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Dev Psychopathol. 2016 Feb;28(1):73-83. doi: 10.1017/S0954579415000292. Epub 2015 Apr 8.

Social cognitive deficits and biases in maltreated adolescents in U.K. out-of-home care: Relation to disinhibited attachment disorder and psychopathology.

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University of Manchester.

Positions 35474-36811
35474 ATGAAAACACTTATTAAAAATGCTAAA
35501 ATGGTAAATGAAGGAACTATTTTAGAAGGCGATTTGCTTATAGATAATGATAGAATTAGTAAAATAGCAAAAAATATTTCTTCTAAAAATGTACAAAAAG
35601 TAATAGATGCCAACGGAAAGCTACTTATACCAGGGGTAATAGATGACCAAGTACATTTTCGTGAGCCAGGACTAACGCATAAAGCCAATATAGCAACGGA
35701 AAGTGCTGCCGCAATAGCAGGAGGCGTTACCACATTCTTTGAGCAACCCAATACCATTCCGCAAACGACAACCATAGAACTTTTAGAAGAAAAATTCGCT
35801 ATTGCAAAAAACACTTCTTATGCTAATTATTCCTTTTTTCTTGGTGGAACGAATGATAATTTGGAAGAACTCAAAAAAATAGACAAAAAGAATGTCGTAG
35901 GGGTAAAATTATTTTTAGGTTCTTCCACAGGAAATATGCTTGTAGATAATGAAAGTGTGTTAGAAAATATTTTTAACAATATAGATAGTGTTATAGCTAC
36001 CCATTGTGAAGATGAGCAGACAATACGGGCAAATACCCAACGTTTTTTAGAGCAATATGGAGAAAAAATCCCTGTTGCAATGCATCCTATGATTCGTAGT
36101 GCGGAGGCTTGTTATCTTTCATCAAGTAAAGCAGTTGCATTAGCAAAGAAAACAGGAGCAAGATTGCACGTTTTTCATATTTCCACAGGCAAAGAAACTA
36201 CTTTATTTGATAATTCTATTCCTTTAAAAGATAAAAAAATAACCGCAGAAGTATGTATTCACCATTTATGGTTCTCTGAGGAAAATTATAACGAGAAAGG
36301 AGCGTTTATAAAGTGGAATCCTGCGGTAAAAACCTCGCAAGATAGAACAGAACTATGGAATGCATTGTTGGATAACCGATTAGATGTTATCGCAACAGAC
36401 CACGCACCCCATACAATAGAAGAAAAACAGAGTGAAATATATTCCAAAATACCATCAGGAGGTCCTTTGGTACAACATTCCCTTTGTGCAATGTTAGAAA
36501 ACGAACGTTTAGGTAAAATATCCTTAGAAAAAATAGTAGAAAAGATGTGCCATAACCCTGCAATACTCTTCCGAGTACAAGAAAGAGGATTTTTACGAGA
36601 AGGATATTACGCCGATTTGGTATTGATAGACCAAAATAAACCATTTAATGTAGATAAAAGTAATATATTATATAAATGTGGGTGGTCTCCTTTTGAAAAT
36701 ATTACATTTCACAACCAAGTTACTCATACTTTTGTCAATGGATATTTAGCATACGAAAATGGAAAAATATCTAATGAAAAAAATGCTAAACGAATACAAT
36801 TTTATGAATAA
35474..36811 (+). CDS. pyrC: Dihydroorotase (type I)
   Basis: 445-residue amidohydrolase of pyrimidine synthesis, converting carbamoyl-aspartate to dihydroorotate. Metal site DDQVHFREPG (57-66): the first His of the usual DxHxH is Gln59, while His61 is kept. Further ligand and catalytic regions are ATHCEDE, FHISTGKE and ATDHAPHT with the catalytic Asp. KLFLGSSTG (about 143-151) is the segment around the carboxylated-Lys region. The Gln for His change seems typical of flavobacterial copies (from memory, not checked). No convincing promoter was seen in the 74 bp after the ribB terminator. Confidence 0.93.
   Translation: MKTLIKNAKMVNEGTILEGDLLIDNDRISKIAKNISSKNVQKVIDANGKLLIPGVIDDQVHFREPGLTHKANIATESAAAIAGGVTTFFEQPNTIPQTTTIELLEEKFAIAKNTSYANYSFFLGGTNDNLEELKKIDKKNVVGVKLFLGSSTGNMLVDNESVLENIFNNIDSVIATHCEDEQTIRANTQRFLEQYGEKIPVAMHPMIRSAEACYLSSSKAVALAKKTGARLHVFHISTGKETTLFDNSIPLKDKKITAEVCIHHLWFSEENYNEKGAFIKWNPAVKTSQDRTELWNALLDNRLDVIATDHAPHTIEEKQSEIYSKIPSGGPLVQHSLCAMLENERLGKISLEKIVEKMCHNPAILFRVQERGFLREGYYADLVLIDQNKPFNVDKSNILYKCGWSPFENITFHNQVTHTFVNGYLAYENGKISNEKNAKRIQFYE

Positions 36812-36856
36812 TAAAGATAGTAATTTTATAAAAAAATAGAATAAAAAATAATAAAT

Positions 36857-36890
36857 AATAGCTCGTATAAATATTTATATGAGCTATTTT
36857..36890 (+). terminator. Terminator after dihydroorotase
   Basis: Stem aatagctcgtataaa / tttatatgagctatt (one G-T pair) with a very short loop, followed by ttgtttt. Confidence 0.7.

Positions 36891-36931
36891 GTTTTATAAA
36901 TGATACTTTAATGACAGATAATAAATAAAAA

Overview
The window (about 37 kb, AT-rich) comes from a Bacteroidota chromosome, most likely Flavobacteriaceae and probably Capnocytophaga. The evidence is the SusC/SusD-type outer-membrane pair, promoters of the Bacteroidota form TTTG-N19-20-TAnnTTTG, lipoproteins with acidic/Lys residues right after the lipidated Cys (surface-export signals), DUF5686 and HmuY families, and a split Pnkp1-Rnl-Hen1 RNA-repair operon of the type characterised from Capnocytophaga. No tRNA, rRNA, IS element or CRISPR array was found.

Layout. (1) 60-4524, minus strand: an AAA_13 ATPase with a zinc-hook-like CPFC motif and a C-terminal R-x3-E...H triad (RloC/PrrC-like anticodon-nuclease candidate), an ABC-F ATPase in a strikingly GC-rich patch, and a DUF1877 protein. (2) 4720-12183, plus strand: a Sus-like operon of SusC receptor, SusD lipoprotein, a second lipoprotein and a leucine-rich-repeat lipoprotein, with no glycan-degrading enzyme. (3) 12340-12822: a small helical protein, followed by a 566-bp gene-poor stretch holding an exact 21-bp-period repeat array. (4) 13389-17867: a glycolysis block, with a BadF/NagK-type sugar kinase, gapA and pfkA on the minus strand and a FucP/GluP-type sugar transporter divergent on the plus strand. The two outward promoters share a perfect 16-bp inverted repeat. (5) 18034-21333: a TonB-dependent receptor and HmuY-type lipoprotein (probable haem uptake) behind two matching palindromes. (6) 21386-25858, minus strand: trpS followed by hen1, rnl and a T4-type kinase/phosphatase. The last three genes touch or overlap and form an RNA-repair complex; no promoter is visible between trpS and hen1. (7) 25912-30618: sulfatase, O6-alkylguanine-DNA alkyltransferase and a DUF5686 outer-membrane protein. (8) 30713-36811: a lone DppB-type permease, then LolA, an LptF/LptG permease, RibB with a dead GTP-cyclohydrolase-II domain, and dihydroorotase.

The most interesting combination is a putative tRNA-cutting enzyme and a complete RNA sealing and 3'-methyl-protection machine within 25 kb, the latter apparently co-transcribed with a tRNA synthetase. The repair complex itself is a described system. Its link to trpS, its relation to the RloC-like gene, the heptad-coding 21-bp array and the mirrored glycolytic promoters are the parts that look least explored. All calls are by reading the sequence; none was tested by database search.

Children entering out-of-home (OoH) care have often experienced multiple forms of maltreatment and are at risk of psychiatric disorder and poor long-term outcome. Recent evidence shows high rates of disinhibited attachment disorder (DAD) among maltreated adolescents in U.K. OoH care (Kay & Green, 2013). This study aimed to further understand the mechanisms of outcome in this group through investigation of social cognitive functioning. Patterns of theory of mind (ToM) and social information processing were assessed alongside DAD behavior and psychopathology in 63 adolescents in U.K. OoH care (mean age = 176 months, SD = 22; 48% male; 89% White British) and 69 low-risk comparison adolescents (mean age = 171 months, SD = 17; 46% male; 87% White British). Compared to low risk, OoH adolescents showed a hostile attribution bias and ToM deficit, but this was confounded by language ability. ToM was associated with reduced hostile attribution and responding biases and increased social competence, which was further associated with lower levels of externalizing psychopathology. There was no association between social cognition and core features of DAD. Social cognitive deficits and biases may play a role in the high rates of externalizing psychopathology and relationship functioning difficulties in maltreated samples. Future research should assess alternative cognitive mechanisms for DAD.

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